“I triple-bagged them and put them in the freezer,” [Le] said.

Ok, so you COULD wear your jeans for months and they wouldn’t be any more infected with viruses or bacteria than a usual wear of a week or so. But the real question is: should you?

Whether Josh had a date in those 15 months was not mentioned. And frankly, his professor is kind of cute, so I don’t think he should have shown her those jeans.

But, anything in the name of science. Good for you Josh! I admire your gumption.

The Science Hall of Fame

January 13, 2011 Leave a comment

There is one for pretty much every sport, a Walk of Fame for Hollywood stars, and one for Rock and Roll stars.

But there has never been a Science Hall of Fame, even though scientists have had a larger impact on our world than all the people in them other Halls of Fame put together!

Until now.

A few weeks ago, a paper was published online (and appears in print this week) in Science entitled “Quantitative Analysis of Culture using Millions of Digitized Books”. What these researchers did was use Google’s effort to digitize books (Google Books) which has currently digitized about 15 million books, roughly 12% of all books ever printed.

They used a subset of these already digitized books, 5.2 million, and were able to create a corpus of data wherein you could search for a particular word or group of words (i.e. “slavery” or “The Great War”) and see how often those words appeared in print as a function of the year. The years available are between 1800 and 2000.

This ability to study how often certain names and subjects appear in print allow researchers to study human history and culture in a new quantitative fashion. The authors of the study call it “culturomics”.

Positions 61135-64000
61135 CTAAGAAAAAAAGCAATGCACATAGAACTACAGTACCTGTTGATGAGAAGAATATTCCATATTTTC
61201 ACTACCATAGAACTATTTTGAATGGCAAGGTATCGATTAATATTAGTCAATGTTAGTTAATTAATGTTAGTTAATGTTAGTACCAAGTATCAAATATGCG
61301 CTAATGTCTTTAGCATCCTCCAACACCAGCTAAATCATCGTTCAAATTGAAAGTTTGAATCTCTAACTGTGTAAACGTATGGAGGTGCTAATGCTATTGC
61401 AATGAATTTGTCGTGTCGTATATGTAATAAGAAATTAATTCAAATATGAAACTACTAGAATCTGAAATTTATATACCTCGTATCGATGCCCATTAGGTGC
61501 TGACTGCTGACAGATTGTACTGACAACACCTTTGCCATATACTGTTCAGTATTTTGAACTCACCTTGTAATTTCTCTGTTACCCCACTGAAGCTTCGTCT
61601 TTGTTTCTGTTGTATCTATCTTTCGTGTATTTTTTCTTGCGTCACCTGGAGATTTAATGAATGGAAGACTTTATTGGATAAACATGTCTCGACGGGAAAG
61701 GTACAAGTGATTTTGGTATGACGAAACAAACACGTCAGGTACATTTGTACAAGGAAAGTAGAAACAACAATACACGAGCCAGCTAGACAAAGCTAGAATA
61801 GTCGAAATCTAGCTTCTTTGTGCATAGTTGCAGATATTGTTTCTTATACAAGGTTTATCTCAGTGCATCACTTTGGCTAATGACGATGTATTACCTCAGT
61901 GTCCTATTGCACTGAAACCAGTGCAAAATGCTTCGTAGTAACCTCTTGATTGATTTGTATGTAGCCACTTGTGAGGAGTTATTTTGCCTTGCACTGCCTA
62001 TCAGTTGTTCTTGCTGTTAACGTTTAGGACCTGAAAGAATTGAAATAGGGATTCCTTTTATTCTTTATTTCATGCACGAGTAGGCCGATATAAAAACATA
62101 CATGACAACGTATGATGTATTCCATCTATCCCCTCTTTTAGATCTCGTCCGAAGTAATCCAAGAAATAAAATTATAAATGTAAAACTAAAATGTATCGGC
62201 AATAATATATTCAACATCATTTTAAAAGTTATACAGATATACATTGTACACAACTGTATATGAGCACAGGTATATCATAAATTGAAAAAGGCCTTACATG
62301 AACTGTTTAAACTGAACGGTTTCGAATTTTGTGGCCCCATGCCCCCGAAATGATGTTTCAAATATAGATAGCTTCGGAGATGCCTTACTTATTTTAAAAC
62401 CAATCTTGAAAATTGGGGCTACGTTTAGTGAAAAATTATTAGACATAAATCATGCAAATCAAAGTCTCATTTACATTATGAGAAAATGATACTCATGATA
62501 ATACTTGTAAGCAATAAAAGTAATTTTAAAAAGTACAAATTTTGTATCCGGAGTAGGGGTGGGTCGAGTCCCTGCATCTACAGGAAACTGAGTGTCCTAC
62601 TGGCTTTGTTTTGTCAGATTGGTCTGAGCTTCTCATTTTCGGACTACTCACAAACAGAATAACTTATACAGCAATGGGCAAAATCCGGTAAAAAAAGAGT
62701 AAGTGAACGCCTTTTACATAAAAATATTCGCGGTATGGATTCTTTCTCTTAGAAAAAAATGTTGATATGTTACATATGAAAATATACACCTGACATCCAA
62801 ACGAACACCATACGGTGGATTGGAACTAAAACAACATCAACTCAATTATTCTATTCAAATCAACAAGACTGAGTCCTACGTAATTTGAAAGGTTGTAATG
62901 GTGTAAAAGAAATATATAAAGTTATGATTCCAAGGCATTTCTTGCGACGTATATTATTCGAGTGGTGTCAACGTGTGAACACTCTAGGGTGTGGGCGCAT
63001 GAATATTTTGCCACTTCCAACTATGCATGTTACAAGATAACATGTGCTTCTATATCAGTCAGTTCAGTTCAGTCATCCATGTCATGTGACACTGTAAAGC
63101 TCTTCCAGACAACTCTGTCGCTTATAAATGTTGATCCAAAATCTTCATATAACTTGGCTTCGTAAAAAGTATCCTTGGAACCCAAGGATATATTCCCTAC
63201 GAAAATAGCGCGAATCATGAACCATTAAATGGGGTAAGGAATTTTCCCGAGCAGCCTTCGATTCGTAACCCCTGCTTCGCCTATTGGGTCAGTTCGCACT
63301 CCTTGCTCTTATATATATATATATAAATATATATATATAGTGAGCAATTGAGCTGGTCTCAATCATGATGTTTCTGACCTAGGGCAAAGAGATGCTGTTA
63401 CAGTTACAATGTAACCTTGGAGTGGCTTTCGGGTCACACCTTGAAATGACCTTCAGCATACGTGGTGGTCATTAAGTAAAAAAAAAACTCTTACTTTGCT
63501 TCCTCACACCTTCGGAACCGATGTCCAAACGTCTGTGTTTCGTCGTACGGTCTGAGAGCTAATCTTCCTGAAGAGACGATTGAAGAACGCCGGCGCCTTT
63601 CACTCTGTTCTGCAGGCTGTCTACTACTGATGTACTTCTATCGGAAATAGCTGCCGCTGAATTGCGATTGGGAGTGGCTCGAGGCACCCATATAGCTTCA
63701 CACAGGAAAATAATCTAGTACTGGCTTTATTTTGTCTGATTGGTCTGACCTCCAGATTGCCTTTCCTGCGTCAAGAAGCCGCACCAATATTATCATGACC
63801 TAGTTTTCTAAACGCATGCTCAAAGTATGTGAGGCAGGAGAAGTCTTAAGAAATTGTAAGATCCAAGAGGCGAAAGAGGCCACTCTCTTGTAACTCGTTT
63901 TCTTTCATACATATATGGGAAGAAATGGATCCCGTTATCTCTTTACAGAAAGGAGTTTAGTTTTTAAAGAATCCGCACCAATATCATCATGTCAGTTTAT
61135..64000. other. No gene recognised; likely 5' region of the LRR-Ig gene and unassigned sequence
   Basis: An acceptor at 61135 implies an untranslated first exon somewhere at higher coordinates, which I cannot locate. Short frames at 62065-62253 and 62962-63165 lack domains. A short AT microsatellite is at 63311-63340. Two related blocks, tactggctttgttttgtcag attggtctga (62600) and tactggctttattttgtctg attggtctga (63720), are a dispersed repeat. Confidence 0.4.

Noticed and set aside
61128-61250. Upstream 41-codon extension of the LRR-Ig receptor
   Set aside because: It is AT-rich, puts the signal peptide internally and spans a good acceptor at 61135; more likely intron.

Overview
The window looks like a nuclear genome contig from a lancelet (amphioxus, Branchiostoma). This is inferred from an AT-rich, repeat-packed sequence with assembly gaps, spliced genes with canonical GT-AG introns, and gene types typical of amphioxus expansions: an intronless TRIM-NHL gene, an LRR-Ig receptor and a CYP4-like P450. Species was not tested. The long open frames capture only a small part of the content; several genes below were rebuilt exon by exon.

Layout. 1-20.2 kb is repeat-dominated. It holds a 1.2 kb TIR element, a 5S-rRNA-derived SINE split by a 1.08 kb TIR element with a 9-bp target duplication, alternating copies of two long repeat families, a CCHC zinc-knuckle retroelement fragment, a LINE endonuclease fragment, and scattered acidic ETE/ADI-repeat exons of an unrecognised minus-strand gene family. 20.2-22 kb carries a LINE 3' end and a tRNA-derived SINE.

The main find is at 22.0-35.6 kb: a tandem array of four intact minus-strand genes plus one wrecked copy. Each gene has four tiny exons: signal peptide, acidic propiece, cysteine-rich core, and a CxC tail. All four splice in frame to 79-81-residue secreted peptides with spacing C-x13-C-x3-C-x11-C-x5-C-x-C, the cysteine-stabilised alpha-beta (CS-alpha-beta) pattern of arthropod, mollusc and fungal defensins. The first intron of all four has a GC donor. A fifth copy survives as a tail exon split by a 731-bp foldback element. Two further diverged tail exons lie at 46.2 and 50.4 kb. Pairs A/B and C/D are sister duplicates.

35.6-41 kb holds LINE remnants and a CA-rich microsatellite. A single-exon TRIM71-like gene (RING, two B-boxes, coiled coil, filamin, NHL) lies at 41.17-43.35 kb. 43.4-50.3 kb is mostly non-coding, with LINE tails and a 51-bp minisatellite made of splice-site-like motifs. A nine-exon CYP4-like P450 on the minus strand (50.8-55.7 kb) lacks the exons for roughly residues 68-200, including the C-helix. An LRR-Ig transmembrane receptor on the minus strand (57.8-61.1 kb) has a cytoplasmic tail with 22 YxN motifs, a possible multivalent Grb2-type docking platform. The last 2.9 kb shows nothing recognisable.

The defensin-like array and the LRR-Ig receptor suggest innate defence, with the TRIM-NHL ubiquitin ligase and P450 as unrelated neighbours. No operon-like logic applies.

The authors  found some pretty interesting results, including finding that the English language has grown by 70% in the last 50 years; they were able to see the decline in use of certain words (who says “chide” anymore?) and found that the average age of peak prominence for a celebrity is 75.

After this study was published, John Bohannon, writer for Science, and an author of the culturomics paper Adrian Veres, teamed up to find which scientists were most popular in literature, and create this Science Hall of Fame. It is highly quantitative in nature, which is quite poetic for a science hall of fame if you think about it.

Scientific fame is measured in units of milliDarwins, one-thousandth of the average annual frequency that Charles Darwin’s name appears in English-language books from the year he was 30 years old (1839) until 2000. Here are the top 25:

You can go to the site and look up your favourite scientists, or you can also play with the raw data yourself and do your own studies, which has already caused me to be very unproductive at work today.

I’d also like to point out that the first 3 Nobel Prize Winners on that list are all physicists. Just sayin…